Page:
John and I are getting to ready to book our next trip with our airline reward miles. This is our fifth free flight in the last year and a half.
We are always surprised at how many travelers we meet who don’t take advantage of air miles. Studies have shown that about 50% of the people who fly are not affiliated with frequent flyer programs. I’ve always wondered why? I can understand the reasoning behind someone who only flies once or twice a year, but I’m not talking about them. I’m talking about the expats and long-term travelers that I meet over here who don’t collect air miles, and I’m not just talking about a few. The majority of people that we meet over here do not take advantage of these programs. We’ve talked at length with several friends about this, and while they are interested, they never seem to get around to signing up.
John and I take full advantage of these programs, and the rewards definitely pay off. There are two ways to get more bang for your buck when it comes to frequent flyer programs. It’s easy to enroll in a program and start collecting air mile points for each flight you make. I joined Air Canada’s Aeroplan program back in 1990 just to cash in on frequent flyer miles for my trip to South America. After that, I got my own air mile reward card which I used to gain more miles. It became a matter of using my card at affiliate shops and services, and before long, I had racked up a lot of points.
Every trip we make home and back earns us an easy 16,000 miles. We have never used our reward miles for flights from North America to Asia. We don’t want to miss out on collecting more miles! We have, however, used our miles to upgrade on our intercontinental flights. We almost always use our miles for short flights within the US and Canada. Continental flights within the U.S can be purchased with air miles for as little as 25,000. As for Asian flights, just last year, we were able to fly from Taipei to Japan on free reward miles.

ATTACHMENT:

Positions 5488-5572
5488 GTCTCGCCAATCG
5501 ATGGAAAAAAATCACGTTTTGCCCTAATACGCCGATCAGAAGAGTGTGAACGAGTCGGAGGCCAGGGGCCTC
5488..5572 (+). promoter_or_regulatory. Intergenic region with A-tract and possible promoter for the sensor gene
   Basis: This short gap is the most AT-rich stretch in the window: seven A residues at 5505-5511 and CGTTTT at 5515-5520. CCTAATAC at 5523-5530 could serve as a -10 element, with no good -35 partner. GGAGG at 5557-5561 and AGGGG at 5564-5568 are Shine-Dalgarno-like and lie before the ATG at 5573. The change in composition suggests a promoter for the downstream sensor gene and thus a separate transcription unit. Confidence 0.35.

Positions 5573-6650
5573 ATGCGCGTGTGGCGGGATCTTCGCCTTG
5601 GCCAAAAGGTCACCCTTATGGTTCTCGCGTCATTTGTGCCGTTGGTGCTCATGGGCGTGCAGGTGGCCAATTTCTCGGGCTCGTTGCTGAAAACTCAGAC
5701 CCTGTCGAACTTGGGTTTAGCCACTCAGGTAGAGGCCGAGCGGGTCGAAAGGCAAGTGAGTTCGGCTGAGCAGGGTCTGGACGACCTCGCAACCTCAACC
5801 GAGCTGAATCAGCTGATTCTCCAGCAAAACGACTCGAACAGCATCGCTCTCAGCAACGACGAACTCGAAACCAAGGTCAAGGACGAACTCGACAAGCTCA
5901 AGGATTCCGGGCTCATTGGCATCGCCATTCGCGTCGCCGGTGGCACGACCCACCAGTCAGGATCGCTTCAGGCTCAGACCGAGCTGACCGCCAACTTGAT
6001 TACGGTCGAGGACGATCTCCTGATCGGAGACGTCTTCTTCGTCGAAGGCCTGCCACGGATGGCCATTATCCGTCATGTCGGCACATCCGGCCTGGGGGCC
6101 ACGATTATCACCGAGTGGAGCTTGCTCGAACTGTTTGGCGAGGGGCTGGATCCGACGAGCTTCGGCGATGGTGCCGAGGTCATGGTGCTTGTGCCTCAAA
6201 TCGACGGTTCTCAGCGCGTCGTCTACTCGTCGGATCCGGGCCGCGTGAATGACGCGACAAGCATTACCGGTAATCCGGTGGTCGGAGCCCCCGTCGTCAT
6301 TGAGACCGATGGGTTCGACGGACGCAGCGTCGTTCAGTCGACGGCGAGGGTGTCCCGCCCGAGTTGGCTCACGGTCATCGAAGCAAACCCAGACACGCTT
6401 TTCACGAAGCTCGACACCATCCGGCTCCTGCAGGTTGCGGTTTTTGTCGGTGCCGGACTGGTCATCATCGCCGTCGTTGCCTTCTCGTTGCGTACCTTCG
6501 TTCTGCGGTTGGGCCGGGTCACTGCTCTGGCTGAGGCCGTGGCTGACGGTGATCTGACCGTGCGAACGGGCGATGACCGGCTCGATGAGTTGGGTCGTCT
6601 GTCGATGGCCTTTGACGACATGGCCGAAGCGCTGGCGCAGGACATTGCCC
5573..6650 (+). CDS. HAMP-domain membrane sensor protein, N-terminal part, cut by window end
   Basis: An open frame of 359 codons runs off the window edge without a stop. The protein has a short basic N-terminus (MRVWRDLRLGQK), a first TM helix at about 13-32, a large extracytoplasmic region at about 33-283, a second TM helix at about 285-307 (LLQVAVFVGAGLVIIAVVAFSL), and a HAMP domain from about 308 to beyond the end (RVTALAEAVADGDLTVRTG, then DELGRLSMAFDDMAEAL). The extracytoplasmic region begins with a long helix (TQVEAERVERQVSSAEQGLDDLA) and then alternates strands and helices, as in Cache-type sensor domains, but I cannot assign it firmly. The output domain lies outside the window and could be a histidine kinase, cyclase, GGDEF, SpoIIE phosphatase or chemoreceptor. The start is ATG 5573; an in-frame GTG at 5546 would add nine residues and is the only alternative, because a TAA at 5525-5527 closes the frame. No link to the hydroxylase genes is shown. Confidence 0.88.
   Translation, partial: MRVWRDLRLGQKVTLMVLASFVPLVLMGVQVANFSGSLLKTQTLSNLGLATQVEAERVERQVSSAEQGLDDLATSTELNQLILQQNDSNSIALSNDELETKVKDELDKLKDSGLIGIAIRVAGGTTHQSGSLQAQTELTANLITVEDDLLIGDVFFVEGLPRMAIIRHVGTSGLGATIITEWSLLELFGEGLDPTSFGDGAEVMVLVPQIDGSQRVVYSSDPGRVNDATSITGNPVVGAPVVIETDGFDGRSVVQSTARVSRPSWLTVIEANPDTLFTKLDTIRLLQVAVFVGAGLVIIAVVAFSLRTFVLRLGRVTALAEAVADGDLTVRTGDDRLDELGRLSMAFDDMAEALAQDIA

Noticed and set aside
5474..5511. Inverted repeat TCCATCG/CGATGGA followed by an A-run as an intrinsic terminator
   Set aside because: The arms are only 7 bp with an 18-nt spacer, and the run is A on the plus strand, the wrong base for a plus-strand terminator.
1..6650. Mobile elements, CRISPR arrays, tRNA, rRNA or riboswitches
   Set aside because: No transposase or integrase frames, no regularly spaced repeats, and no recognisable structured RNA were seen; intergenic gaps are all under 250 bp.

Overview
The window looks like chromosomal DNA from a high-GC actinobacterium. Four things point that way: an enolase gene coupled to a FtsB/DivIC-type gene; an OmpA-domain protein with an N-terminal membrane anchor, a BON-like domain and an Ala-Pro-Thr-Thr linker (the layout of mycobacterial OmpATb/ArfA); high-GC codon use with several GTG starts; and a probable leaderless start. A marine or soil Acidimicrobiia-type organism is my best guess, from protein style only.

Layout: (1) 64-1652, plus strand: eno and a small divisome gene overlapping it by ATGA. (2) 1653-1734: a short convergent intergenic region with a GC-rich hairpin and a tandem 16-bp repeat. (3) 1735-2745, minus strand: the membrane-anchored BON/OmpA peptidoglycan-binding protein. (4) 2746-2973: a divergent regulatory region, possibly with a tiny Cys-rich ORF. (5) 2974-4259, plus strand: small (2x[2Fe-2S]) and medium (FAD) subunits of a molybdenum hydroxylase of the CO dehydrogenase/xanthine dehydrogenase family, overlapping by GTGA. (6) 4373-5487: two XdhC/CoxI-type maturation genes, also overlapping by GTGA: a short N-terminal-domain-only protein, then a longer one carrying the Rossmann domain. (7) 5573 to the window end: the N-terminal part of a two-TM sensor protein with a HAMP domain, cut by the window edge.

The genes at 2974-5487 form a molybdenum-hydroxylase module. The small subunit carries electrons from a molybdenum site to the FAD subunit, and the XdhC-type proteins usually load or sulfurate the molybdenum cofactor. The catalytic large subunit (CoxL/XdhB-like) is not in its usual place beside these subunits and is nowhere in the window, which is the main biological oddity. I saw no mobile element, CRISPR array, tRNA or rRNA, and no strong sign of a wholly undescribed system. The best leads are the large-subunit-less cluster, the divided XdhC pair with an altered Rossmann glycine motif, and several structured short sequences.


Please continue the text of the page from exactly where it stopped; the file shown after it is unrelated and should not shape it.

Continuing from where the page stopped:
When I met John, we started collecting on his United Mileage Plus Visa. We quickly realized the benefits of using his credit card everywhere it is accepted. We earned extra miles with each purchase and continued to build up our miles. By 2005, we were using our miles to purchase tickets for expensive flights between Minneapolis and Ottawa and saved ourselves $700 every time we flew to visit each other. We’ve always been careful to make purchases that we can afford and have never had any payment problems.
There are pros and cons to each program. The first danger lies in being able to pay off your balance in full each month. No reward scheme is worthwhile if your interest payments outweigh the rewards. However, if you do avoid the interest, you will essentially earn by spending. It’s also important to check whether or not you can pay cash to go further than your accrued points will allow. Most programs will allow this, but some airlines apply restrictions, such as where you can fly to. Some cards offer discounts at partner stores. We’ve taken advantage of this by staying at hotels that offer triple reward miles or a discount on room rates. Hidden costs can also be added when claiming free flights. Usually, this involves applicable taxes and surcharges. For example, the flights that I mentioned above charged us tax, but we paid less than $100 for a $700 flight.
Another thing to be aware of is instant cash transactions. Interest starts adding up as soon as you make a transaction, so we almost always avoid taking out any kind of cash advance on our credit cards. You’ll also want to check to see if the card you are using has an annual fee. There are lots of cards out there with no yearly fee. We pay an annual fee on our card, but we get great miles out of it. However, on my Canadian credit card, I don’t pay any annual fees at all and I’ve still enjoyed free flights.
Today, with a conglomeration of major airlines across the world, frequent flyer programs are becoming even more beneficial to regular flyers.
Chris Guillebeaue, author of The Art of Nonconformity has made an art of traveling on air miles. Check out his impressive stats and helpful hints to find out how he manages to flee for free almost everywhere he goes.